The UK has enacted new legislation to address the issue of so-called ‘legal highs’ following a number of cases of paranoia, seizures, hospitalisation and even death after consumption of certain psychoactive substances.  The Psychoactive Substances Act 2016 (the “Act”) was granted Royal Assent on 28 January 2016.  It is expected to come into force on 6 April 2016.  The Act makes it an offence to produce, supply, offer to supply, possess with intent to supply, possess in a custodial institution, import or export psychoactive substances.

A psychoactive substance is defined very broadly to cover “any substance which is capable of producing a psychoactive effect in a person who consumes it”.  A substance produces a psychoactive effect in a person if it affects the person’s mental functioning or emotional state  by stimulating or depressing the person’s central nervous system.  There are a number of specific exemptions, including controlled drugs, medicinal products, alcohol, nicotine and tobacco products, caffeine and food.  However, the definition of food has left a number of questions since it does not align with the legal definition of food set out in EU Regulation 178/2002.  Rather, the Act defines food as:

Any substance which—

            (a) is ordinarily consumed as food, and

            (b) does not contain a prohibited ingredient (emphasis added).

In this paragraph—

  • “food” includes drink;
  • “prohibited ingredient”, in relation to a substance, means any

psychoactive substance—

            (a) which is not naturally occurring in the substance, and

            (b) the use of which in or on food is not authorised by an EU instrument.

The authorities have stated that the Act is not intended to capture foods with a “negligible” psychoactive effect, such as chocolate and nutmeg, but concerns were raised during the legislative debates that the Act could capture inadvertently a much broader range of food substances, including energy drinks and certain botanical ingredients used in foods and dietary supplements.  It is hoped that guidance from the enforcement authorities will make clear exactly which foods and drinks are exempted.

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Photo of Brian Kelly Brian Kelly

Brian Kelly is a partner in the London Life Sciences group and also co-chair of Covington’s Global Food Industry Group. Mr. Kelly’s practice focuses on EU food and drug regulatory law, public and administrative proceedings, internal investigations, European Union law, and product liability…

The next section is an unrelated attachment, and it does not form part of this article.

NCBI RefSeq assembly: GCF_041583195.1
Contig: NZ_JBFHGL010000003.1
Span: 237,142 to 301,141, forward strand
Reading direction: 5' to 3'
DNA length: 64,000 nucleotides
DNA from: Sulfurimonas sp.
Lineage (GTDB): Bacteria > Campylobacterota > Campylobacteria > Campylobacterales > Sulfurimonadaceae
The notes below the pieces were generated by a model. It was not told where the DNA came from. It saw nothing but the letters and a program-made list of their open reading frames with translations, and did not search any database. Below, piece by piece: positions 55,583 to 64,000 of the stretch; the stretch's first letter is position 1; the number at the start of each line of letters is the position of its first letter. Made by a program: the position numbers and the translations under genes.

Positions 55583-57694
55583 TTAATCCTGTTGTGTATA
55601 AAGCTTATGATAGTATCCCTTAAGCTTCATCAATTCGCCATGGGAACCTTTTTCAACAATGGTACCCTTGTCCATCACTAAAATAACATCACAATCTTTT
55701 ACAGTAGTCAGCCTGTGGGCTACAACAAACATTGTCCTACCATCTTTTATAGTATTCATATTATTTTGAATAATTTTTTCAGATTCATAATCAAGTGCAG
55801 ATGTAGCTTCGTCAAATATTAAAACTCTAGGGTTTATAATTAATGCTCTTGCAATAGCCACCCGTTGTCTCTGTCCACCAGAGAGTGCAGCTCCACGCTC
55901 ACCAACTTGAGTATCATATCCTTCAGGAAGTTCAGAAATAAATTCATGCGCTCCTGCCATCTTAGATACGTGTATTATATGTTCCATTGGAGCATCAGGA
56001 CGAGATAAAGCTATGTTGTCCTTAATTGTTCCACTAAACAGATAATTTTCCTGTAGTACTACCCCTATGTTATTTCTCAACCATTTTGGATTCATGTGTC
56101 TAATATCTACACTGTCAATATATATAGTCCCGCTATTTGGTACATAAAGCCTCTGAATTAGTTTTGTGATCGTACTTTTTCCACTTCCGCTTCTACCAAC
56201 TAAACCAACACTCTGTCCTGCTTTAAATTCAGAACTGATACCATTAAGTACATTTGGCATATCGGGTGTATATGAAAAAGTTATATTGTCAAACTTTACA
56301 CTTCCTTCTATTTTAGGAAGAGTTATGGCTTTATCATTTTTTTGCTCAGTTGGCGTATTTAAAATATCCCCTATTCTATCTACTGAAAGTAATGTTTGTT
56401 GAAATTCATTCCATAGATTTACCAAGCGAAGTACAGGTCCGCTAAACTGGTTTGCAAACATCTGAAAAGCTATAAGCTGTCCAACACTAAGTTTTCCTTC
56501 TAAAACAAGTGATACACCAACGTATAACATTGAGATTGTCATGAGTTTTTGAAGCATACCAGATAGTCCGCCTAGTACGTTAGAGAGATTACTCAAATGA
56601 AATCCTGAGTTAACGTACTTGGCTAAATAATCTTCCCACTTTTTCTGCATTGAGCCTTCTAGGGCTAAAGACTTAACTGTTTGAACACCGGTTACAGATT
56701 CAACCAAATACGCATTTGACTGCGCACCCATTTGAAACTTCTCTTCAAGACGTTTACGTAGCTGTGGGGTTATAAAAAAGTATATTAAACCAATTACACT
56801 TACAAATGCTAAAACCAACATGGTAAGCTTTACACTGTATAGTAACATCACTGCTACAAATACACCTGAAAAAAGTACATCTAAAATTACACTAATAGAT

Brian Kelly is a partner in the London Life Sciences group and also co-chair of Covington’s Global Food Industry Group. Mr. Kelly’s practice focuses on EU food and drug regulatory law, public and administrative proceedings, internal investigations, European Union law, and product liability and safety. The Chambers Europe Guide to the legal profession lists Mr. Kelly as part of our “world-class [regulatory and public affairs] team and describes him as a notable practitioner who is “very ambitious, thorough with a sharp intellect”. The Chambers UK Guide quotes clients saying: “his communication and work ethic stand out, he is very hard-working and dedicated when it comes to his cases.”

Mr. Kelly’s advice on general regulatory matters across all sectors includes borderline determinations, food classifications, tissue and stem cell regulation, adverse event and other reporting obligations, manufacturing controls, labeling and promotion, pricing and reimbursement/procurement, product life cycle management (foods and medicines), nanotechnology, and anti-bribery and corruption advice. Mr. Kelly has also been advising on UK and European “Brexit” related issues including tariffs.

Mr. Kelly has also advised and co-ordinated international projects on advertising/promotion, clinical research, data protection, the regulatory status of borderline products, food/cosmetic ingredient reviews and advises on regulatory aspects of corporate/commercial deals, particularly regulatory due diligence.

Mr. Kelly is also experienced in representing clients in administrative and enforcement proceedings before regulatory authorities and in the UK and EU courts.

Mr. Kelly is an honorary lecturer at University College London.

Lucie Klabackova

Lucie Klabackova is a Trainee Solicitor who attended the University of Law and BPP Law School.